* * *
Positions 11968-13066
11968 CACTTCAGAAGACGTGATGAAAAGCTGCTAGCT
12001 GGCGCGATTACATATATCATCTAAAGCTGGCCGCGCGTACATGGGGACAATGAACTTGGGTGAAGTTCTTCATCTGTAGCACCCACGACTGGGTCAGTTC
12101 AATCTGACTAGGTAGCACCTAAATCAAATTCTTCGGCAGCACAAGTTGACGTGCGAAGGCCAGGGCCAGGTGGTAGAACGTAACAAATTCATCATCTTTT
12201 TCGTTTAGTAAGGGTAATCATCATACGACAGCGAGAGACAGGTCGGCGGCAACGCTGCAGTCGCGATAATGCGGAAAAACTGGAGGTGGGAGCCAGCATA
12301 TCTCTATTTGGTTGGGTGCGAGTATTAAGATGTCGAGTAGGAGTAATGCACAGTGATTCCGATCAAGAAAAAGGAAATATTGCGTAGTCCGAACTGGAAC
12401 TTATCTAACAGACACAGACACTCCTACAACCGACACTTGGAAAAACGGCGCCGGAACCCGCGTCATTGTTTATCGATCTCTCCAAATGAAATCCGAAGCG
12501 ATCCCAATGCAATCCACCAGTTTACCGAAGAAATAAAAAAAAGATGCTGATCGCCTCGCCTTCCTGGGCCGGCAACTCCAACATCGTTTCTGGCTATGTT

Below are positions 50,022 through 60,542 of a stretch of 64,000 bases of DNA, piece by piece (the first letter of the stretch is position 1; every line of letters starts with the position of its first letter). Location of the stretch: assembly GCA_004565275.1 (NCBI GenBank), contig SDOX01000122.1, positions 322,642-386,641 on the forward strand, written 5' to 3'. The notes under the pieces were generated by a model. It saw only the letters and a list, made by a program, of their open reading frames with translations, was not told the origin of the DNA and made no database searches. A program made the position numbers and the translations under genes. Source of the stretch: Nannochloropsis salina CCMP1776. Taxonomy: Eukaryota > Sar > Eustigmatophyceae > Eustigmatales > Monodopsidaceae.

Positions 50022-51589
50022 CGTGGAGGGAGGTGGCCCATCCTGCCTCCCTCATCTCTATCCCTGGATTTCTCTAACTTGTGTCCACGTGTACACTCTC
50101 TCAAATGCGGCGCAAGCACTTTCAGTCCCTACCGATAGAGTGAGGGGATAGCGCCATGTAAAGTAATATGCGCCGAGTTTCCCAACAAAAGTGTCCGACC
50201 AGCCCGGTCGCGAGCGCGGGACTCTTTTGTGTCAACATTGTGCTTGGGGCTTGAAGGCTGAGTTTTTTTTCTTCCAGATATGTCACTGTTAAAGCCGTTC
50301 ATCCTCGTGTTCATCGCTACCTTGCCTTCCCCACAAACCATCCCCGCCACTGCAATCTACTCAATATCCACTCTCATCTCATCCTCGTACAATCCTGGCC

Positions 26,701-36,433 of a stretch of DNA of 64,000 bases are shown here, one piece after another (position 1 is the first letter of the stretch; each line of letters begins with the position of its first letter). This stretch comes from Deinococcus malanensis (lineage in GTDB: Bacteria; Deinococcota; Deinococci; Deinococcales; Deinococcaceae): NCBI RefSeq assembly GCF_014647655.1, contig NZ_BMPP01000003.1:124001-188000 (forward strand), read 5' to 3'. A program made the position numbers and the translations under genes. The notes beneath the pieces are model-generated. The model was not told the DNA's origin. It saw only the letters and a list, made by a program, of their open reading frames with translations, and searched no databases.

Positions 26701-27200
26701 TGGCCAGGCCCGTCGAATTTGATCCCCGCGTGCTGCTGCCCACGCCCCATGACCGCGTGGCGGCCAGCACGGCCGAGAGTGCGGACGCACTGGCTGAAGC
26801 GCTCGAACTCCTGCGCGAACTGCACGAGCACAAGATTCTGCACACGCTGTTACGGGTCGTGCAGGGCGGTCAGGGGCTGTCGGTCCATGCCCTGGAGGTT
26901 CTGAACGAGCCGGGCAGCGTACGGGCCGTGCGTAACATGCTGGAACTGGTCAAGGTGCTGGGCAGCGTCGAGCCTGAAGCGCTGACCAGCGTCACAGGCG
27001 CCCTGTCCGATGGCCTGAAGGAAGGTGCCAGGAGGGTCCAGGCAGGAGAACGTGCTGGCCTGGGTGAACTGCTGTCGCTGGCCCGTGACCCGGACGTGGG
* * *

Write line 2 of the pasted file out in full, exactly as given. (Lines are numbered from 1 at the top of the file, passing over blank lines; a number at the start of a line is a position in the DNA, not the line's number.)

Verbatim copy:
11968 CACTTCAGAAGACGTGATGAAAAGCTGCTAGCT